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Bobby Flay’s Italian Meatball Recipe

Bobby Flay’s famous Italian Meatball Recipe has a 3-meat combo that you can make on the stove top or in the Crock Pot. Simmer the meatballs in his homemade marinara sauce and serve with spaghetti or in a sub!

Pair this with garlic bread with cheese and a side salad with homemade Italian dressing!

A skillet full of meatballs and marinara sauce with a wooden spoon scooping them up.

There are thousands of meatball recipes out there, I know. But this recipe is one that stands out to me the most with the 3-meat combo, Parmesan cheese, and homemade marinara sauce.

The cooking method is also perfect. It leaves  you with super flavorful meatballs that hold their shape but are also super tender.

What Makes a Great Meatball

3-Meat Combo

Bobby Flay’s meatball recipe calls for an even combination of ground beef, pork, and veal which makes for the best flavor and texture.

I use Catelli Meatball & Meatloaf mix, it’s located near the ground beef and pork. You can also use 50% pork and 50% beef. See below for my recommendation on fat content for the beef.

High-quality Parmesan cheese

Be sure to shred it from a block at home to the best flavor and texture.

The Cooking Method.

Brown them first, then let them finish cooking in the marinara sauce.

This results in a nice texture on the outside of the meatball but keeps it juicy and tender on the inside. It also adds more flavor to the tomato sauce.

Fresh garlic

Mince your own garlic from a fresh bulb. It’s much better than the jarred stuff. This garlic twister makes it easy.

Homemade Breadcrumbs.

Not totally mandatory, bu if you have a little extra time, check out my recipe for homemade breadcrumbs.

Best Kind of Beef for Meatballs

The fat content in the beef that you use for meatballs depends on what other meats are included.

In this recipe, ground pork and ground veal are also being used, which contain a higher fat percentage than ground beef, so 90% lean is a good proportion to use.

Otherwise, 70% lean is a good choice if using just beef.

Uncooked meatballs rolled out on a white surface

Do You Put Raw Meatballs in Sauce to Cook?

Although you can, I recommend browning the meatballs in a skillet with a little olive oil first.

This creates a nice texture on the outside of the meatball, while allowing the middle to remain tender and juicy as it finishes cooking in the tomato sauce.

Side by side images of meatballs in a skillet before and after being browned.

A pot with onions and garlic next to a pot with crushed tomatoes and parsley, and seasonings


How to Freeze Meatballs

Meatballs freeze well and can be frozen before or after they’ve cooked in sauce.

If you freeze them before they are cooked in sauce:

  • Place the uncooked rolled meatballs on a plate and flash freeze them 30 minutes. This will prevent them from sticking together.
  • Store them in a freezer bag or airtight container in the freezer for 3-4 months.
  • When you’re ready to cook them, add the frozen meatballs to marinara sauce and let them simmer until they’re cooked through, about 80 minutes.

If you freeze the meatballs after cooking them in sauce:

  • Place them in an airtight container along with some sauce. Let it cool completely.
  • Freeze for 3-4 months.
  • Defrost in the microwave and reheat on the stove until heated through.

Meatballs in a homemade marinara sauce in a large pot with a wooden spoon.

Make-Ahead Method

I like to prepare these meatballs 1 day ahead of time:

  •  Brown the outside of the meatballs in a cast iron skillet with oil. (This is optional, but creates a nice texture on the outside.)
  • Let them cool and refrigerate them in an airtight freezer bag until ready to serve. Note: Do not eat until you have finished cooking them in the Slow Cooker or Stove Top.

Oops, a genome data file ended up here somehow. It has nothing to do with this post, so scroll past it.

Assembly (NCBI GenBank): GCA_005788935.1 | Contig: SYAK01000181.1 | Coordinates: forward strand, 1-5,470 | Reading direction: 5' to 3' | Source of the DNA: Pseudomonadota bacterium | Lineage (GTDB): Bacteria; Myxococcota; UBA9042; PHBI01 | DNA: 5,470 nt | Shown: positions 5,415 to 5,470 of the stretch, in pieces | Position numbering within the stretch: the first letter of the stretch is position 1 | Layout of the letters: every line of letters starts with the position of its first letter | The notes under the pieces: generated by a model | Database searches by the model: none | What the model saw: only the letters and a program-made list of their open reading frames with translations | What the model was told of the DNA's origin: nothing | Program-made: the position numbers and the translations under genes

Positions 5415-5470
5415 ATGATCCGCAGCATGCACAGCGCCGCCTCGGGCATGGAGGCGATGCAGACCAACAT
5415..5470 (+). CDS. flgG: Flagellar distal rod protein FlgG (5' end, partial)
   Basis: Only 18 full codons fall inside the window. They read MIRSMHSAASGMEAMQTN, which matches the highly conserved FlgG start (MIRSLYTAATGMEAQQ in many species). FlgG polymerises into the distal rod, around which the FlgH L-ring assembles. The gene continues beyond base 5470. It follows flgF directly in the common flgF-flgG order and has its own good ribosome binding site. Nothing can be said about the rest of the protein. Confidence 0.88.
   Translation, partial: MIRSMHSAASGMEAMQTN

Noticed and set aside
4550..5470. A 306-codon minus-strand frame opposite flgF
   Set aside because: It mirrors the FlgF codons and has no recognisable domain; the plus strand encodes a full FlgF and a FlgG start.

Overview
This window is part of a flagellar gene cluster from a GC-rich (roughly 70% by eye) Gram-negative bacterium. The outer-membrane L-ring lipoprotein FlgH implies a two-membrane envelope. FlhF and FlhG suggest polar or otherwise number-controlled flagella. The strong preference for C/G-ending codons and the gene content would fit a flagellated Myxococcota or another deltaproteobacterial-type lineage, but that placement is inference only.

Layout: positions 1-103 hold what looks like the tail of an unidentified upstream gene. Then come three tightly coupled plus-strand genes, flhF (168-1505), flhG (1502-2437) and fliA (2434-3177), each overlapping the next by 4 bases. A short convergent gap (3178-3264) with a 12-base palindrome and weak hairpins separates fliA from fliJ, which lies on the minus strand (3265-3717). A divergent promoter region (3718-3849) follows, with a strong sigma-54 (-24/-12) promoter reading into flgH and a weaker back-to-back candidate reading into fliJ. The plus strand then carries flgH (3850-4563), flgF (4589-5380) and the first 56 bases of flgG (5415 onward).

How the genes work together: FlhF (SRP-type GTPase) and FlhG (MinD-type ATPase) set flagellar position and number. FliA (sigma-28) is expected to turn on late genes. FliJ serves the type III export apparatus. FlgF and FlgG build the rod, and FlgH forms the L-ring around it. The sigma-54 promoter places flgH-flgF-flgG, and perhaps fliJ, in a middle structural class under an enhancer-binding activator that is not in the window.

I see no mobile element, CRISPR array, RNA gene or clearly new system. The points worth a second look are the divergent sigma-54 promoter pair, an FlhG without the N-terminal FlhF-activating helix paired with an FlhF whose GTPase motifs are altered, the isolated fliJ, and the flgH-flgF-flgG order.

To Finish Cooking:

Stove Top:

  • Please the meatballs in a large saucepan and cover them with marinara sauce.
  • Heat simmer over medium-low heat for 55 minutes, with the lid cracker slightly.

Slow Cooker:

  • Cover them with sauce.
  • Heat them on low for 6-7 hours or on high for 3-4 hours.
  • If the sauce begins to bubble, decrease the heat to warm.

A white serving platted with a wooden spoon, marinara sauce, and meatballs on a white surface with bread around it.



  • Cooked meatballs should be stored in an airtight container and will remain good for 3-4 days in the refrigerator.


  • Meatballs maintain their best quality for the first 3-4 months in the freezer, but can still be cooked and eaten after that time.

Try These Next!


A large skillet filled with marinara sauce and meatballs with a wooden spoon on a white marble surface and a white and blue kitchen towel.

No time for homemade sauce? Rao’s Homemade Marinara is always my sauce of choice for that. (Worth every penny.)

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Did You Make This Recipe?

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Italian meatballs sprinkled with Parmesan cheese being scooped by a wooden spoon.

Bobby Flay's Italian Meatball Recipe

4.99 from 69 ratings
Bobby Flay's famous Italian Meatball Recipe has a 3-meat combo that you can make on the stove top or in the Crock Pot. Simmer the meatballs in his homemade marinara sauce and serve with spaghetti or in a sub!



  • 1/2 pound ground beef
  • 1/2 pound ground pork, *see notes
  • 1/2 pound ground veal, *see notes
  • 2 large eggs, lightly beaten
  • 1/4 cup Parmesan cheese, grated into a powder
  • 4 cloves garlic, finely diced
  • 1/4 cup Italian breadcrumbs, preferably homemade
  • 1/4 cup parsley, finely chopped
  • Salt and freshly ground pepper
  • 2 tablespoons olive oil

Homemade Sauce

  • 2 tablespoons olive oil
  • 1 Spanish onion, finely chopped
  • 4 cloves garlic, finely chopped and sauteed
  • 56 oz. crushed tomatoes
  • 1 bay leaf
  • 1 bunch parsley
  • 1 pinch red pepper flakes
  • Salt and freshly ground pepper, to taste
  • 6 basil leaves, sliced into strips


  • Note: Use a large enough pot to hold the marinara sauce and the meatballs. We're browning the meatballs in the pot first and cooking the sauce in the same pot after for extra flavor.


  • Gently combine all meatball ingredients, (except the oil), in a large bowl, don't overwork the meat, we want tender meatballs.
  • Roll into 1+1/2 inch balls.
  • Heat the oil in a large sauce pan or dutch oven over medium heat.
  • Give each meatball a final roll and add them to the pot.
  • Brown them in batches, for a few minutes on each side. They won't be cooked all the way through.
  • Remove and set aside until the sauce is prepared, then simmer them in the sauce for 45 minutes.

Homemade Sauce